Draft failings are tougher to accept. The Nats drafts had never been great, but that had been in part lower draft picks. They knew this and usually signed FAs and gave up those picks. But as recently as 2016 the Nats had had decent draft. That year they brought in Kieboom, Dunning, Neuse, Luzardo, Daniel Johnson, and Tres Barrera, along with three other cup of coffee guys who have seen the majors. That's a pretty good return and it was one they used in trades in 2017 and 2019 to help try to win it all. 2017 though was an off year. Seth Romero was the first pick and that gamble busted. Wil Crowe and Jake Cousins* have shown to be at least major league level but no one else so far. 2018 was the nadir Mason Denaburg and Tim Cate as the 1-2. Three low round picks have made the majors but the two to do so for the Nats are hard pressed to say they really deserved it. 2019 is pretty bad but Jackson Rutledge is working back from injury (his last two starts were good) and should make his way to the majors as well as Matt Cronin, but little else.  Three years and likely fewer major leaguers than the 2016 draft alone. Off years are fine but the very weak 2017 and 2019 sandwiching a near complete nothing of a 2018 right when the Nats couldn't bolster the minors by signings made a huge impact. 

But the biggest miss was in trades. Yes the Nats sent out talent, not brought it in, but in 2018 that wasn't the case. An off-year led to a late season sell off of multiple players the Nats didn't expect to keep. The returns could not expect to be very good, but you hope to get a usable player or two  out of it.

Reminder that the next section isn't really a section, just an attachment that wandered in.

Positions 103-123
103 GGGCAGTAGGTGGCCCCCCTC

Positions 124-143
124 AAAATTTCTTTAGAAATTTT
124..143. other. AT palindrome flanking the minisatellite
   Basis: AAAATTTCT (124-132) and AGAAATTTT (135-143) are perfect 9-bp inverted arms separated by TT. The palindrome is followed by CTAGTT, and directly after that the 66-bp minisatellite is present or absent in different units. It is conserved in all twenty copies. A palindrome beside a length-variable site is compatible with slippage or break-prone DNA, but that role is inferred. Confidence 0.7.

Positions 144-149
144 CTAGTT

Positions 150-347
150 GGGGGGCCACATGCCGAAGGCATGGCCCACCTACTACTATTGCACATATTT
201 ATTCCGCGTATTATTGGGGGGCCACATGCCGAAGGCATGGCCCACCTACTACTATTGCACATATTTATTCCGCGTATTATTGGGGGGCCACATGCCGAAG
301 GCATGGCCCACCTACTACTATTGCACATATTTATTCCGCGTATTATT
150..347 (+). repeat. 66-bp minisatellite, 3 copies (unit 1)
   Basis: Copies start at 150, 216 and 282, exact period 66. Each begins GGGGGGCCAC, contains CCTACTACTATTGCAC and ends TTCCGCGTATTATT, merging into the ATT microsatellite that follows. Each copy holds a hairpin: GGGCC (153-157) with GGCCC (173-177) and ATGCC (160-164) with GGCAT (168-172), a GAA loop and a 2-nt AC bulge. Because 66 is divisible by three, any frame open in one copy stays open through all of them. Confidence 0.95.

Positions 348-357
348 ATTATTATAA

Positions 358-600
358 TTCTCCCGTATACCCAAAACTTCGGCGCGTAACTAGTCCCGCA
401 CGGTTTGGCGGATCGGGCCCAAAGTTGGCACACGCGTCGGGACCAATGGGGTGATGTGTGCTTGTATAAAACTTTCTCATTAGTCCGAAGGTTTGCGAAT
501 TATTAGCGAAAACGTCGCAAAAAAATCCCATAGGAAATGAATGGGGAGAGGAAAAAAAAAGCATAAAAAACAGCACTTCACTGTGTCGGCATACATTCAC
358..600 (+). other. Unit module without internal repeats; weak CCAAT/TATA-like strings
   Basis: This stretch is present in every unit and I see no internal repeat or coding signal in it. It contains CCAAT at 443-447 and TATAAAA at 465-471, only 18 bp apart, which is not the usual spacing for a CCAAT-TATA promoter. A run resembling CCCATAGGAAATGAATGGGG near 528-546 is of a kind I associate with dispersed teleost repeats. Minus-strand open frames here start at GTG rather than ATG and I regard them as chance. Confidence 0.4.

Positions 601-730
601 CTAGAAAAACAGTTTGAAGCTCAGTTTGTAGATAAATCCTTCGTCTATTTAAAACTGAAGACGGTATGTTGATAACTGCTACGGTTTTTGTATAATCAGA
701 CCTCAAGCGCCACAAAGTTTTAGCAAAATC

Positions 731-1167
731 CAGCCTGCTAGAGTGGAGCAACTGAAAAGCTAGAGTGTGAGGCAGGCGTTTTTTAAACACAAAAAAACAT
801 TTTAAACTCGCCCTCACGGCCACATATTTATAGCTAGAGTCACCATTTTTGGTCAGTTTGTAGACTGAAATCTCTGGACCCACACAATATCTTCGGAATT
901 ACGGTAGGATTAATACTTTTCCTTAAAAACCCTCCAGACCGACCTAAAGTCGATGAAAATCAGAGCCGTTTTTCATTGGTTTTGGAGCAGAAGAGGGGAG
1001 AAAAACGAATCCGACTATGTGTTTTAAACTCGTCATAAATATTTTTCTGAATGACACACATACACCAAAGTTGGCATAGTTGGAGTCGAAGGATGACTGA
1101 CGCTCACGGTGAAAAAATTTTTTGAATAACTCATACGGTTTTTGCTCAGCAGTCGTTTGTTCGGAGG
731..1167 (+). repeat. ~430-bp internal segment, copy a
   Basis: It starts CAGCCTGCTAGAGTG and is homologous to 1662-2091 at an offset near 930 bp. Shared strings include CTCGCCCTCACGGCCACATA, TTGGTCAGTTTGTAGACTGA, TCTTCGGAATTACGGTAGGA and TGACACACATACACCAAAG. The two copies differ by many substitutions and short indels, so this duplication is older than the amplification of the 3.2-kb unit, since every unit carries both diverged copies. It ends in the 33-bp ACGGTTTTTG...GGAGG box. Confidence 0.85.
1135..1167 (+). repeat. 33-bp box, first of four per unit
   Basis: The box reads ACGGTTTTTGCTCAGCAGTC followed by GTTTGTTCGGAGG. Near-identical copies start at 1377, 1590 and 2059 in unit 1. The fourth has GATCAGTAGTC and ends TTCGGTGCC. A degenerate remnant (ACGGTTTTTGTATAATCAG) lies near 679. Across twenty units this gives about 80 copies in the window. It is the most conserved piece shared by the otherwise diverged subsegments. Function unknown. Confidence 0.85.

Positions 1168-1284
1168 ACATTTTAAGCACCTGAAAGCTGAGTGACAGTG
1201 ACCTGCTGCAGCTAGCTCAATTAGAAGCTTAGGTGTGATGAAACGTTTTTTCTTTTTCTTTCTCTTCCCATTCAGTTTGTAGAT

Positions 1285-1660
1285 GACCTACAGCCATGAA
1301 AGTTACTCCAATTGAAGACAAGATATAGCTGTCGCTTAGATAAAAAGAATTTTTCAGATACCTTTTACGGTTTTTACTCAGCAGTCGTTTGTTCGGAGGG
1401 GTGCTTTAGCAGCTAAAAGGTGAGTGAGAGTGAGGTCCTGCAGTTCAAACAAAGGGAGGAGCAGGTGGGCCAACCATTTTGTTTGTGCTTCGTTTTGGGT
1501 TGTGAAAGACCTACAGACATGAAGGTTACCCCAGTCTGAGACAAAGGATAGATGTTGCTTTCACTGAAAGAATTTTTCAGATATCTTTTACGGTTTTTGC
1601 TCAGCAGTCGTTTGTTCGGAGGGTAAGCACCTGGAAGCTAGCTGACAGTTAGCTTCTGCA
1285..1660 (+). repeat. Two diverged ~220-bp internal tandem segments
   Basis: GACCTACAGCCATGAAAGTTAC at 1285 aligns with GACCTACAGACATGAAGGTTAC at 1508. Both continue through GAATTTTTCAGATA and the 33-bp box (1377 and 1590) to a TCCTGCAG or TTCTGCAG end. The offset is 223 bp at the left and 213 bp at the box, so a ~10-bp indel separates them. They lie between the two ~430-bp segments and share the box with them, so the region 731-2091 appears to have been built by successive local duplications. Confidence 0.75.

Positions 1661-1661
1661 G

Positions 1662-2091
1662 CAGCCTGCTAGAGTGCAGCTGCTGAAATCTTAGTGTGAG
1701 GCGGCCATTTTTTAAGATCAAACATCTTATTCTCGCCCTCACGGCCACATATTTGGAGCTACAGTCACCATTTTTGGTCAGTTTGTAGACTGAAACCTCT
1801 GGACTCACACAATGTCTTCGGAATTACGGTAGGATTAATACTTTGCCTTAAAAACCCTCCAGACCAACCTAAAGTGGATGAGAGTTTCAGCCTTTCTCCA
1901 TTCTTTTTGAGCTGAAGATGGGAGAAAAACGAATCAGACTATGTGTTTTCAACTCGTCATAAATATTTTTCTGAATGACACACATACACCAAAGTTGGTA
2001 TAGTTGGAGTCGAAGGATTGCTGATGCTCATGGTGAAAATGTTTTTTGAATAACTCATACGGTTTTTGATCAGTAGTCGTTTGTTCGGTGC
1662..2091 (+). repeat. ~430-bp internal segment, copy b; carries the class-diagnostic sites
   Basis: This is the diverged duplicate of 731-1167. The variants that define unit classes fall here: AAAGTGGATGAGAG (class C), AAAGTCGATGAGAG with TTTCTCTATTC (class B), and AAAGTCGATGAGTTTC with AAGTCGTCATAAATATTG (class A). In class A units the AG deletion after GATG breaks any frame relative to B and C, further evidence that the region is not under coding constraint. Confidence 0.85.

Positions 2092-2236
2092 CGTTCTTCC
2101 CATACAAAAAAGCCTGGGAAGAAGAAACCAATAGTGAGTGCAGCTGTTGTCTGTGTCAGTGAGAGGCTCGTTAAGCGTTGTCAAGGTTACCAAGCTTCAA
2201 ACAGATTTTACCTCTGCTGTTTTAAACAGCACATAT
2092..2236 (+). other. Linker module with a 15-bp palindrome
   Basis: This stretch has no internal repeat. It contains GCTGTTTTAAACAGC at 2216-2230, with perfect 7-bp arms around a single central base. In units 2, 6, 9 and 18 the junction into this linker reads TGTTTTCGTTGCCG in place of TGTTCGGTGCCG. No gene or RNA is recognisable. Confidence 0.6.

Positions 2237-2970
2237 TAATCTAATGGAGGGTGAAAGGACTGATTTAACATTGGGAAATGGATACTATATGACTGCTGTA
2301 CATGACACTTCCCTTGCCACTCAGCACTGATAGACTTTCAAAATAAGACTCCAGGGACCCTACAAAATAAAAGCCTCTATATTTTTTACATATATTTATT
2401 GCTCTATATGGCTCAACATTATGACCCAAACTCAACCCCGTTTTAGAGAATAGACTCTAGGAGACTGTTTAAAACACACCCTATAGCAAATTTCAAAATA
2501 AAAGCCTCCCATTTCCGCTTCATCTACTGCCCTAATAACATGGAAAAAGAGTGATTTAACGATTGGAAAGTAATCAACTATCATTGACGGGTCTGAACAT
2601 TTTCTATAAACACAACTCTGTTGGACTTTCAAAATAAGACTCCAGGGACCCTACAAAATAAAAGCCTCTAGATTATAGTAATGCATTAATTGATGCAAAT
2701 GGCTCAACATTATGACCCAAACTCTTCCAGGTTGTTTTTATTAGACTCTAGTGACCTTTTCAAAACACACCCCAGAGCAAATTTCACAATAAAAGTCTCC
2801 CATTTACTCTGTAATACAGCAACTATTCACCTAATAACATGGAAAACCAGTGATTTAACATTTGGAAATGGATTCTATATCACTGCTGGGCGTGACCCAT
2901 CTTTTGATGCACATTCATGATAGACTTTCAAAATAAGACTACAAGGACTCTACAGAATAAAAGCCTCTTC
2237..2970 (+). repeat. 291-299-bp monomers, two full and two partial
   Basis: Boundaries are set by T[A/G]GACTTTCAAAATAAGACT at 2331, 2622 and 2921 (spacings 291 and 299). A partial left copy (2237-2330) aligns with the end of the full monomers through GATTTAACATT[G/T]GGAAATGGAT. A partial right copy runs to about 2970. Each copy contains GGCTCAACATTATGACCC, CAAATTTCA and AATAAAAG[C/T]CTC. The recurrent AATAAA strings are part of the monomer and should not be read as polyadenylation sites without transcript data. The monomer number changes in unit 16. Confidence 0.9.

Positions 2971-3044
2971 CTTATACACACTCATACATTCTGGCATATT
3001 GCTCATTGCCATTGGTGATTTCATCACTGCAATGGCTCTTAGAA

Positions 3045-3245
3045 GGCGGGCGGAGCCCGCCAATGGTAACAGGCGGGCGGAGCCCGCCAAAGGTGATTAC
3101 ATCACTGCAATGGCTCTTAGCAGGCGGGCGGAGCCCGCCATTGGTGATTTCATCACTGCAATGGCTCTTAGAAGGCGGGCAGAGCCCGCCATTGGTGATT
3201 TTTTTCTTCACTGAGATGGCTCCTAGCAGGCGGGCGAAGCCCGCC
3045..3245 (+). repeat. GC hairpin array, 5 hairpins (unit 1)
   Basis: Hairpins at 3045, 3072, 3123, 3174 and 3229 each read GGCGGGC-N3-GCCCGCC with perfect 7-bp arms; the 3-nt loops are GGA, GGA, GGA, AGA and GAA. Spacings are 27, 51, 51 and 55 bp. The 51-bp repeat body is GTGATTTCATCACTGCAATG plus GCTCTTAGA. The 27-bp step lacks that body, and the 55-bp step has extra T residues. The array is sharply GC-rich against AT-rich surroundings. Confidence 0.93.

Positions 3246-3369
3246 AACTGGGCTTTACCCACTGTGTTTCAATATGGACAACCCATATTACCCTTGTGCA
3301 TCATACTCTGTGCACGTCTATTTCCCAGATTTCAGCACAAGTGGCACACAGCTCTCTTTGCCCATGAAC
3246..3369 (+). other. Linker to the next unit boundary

Jacob Condra-Bogan - out of baseball

Jhon Romero - waived after being quickly brought to majors, now hurt with Twins

Andruw Monasterio -traded to Cleveland for nothing

KJ Harrison - awful in AA probably about to be released

Gilbert Lara - awful in AA but younger so maybe not released this year

Andrew Istler - hurt out of baseball

No one helpful. No one good. Given the rare opportunity for a contender to do something to bolster their minor leagues the Nats completely struck out.

Over three seasons the Nats in the international scene (understandably) and through the draft (less so) got nearly no usuable major leaguers. They also squandered an opportunity to use a rare trade off to shore up the minors bringing in guys that couldn't even break deep lists of a weak system.